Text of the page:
What if Living Well with with Chronic Illness Means Letting Go of Health?

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I seem to have entered a new phase in my relationship with my chronic illness.

For the four or more years that I have been continually battling bad health, I have maintained an attitude of hopeful expectation. I have been looking for solutions and expecting my illnesses to be resolved and for my normal life to resume. And, in fact, one by one, many conditions have been brought under control. My asthma is now almost asymptomatic, my allergies well-managed and my migraines improved. But one condition after another has just popped up in the same way that carnival moles emerge suddenly demanding to be whacked before disappearing and reappearing again. The result is that for all my efforts, I am now as sick as I have ever been.

I am tired–tired of dragging my sick body around and making it act like a healthy body, and more than that–I am tired of the cognitive dissonance.

My "faith in ambiguity", the heart of my spiritual practice is about asking the hard questions, facing the facts and charting a path based on Reality and Choice. I have lately realized, with a mixture of horror and the relief that comes with distinguishing a problem, that I have been at the effect of my illnesses and the circumstances surrounding them. I have a commitment to be the author of my life, and I haven't felt that way of late.

So, I have had to ask myself–given the inescapable reality of my being chronically ill and needing more rest, more care and more help than I have ever wanted to admit that I would–what would I now choose for my life?

The labor of relinquishing this notion of who I was going to be, and what I thought I was going to have was painful. But in the moment of really letting go of my insistence on being a healthy person with all the things a healthy person can have, I felt free again. The unmet expectations of my former self burned up like ashes in a bonfire, simply and cleanly. Life became something I could invent again.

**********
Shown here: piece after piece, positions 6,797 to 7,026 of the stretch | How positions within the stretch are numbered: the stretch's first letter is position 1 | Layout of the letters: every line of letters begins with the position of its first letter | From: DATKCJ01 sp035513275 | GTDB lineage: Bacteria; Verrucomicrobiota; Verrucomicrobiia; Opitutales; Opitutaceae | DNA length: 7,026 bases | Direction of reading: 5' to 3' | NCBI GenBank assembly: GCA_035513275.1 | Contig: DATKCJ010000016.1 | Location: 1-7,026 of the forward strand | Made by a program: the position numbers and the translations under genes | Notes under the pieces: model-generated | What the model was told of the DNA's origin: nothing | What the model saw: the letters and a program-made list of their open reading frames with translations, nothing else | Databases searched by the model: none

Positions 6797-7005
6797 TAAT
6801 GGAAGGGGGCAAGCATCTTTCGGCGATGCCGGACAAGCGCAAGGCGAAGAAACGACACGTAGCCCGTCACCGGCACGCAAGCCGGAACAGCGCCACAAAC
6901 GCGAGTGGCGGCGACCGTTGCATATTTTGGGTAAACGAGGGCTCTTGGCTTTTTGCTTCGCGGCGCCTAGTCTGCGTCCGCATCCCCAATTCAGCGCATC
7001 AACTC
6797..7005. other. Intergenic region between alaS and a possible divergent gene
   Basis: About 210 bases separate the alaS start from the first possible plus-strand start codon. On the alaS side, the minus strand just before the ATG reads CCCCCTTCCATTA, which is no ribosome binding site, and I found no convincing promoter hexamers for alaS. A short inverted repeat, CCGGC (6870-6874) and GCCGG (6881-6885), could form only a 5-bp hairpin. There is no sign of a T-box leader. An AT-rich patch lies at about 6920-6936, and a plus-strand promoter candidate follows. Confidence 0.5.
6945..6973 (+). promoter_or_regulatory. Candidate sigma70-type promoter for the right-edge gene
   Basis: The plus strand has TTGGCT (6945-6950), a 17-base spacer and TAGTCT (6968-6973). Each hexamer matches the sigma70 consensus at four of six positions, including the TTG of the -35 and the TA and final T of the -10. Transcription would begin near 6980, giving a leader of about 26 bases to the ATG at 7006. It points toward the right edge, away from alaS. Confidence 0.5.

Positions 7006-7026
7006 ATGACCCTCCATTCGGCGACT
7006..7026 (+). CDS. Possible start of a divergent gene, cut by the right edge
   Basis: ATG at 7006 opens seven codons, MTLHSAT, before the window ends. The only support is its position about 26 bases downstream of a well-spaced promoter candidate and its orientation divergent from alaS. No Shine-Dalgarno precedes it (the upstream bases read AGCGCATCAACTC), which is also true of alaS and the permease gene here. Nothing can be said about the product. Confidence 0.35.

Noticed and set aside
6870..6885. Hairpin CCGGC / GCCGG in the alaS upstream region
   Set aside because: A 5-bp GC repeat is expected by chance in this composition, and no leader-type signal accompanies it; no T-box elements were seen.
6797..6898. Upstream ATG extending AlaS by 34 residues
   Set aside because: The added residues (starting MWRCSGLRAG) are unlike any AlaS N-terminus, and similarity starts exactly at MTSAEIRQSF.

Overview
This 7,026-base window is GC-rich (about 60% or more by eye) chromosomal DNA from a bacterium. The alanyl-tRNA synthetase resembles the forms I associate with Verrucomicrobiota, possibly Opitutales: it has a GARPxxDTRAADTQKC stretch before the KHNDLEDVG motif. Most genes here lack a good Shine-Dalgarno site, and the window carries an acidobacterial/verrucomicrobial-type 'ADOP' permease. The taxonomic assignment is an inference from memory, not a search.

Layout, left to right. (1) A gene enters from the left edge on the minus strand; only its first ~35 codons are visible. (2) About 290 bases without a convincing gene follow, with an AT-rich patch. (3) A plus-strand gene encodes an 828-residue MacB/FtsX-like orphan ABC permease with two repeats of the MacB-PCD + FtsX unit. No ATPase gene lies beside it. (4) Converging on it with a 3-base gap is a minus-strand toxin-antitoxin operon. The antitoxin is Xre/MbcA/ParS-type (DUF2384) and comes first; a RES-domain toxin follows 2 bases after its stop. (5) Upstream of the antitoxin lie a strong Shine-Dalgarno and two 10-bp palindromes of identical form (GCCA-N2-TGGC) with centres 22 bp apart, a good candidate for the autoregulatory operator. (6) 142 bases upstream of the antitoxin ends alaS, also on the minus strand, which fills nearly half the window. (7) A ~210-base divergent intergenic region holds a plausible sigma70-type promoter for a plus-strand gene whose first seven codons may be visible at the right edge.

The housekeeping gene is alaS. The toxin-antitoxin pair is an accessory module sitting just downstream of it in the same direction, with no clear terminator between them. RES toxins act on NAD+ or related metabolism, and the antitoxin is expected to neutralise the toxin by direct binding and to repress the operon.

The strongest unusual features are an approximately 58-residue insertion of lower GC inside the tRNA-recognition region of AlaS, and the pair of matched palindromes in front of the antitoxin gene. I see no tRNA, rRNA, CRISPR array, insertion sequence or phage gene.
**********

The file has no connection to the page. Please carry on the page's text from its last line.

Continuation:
I am not saying maybe doctors won't find a way to fix me up, or that my body won't mend itself, my fibromyalgia won't become tolerable to me, or that my my attitude won't change. I'm not saying I am not keeping my doctor's appointments, or that I am not going to work tomorrow.

I am saying that right now, in this moment, sanity for me looks like letting go. Once, when I was seventeen, I first admitted that I was powerless over my alcoholism and powerless over my bulimia and the world changed on its axis and became a new place. Now I must admit that I am powerless over my health and my life has become unmanageable.

Every time before that I have ever had the faith to let go and fall into the arms of the Universe, something has caught me.

Let it be something beautiful.

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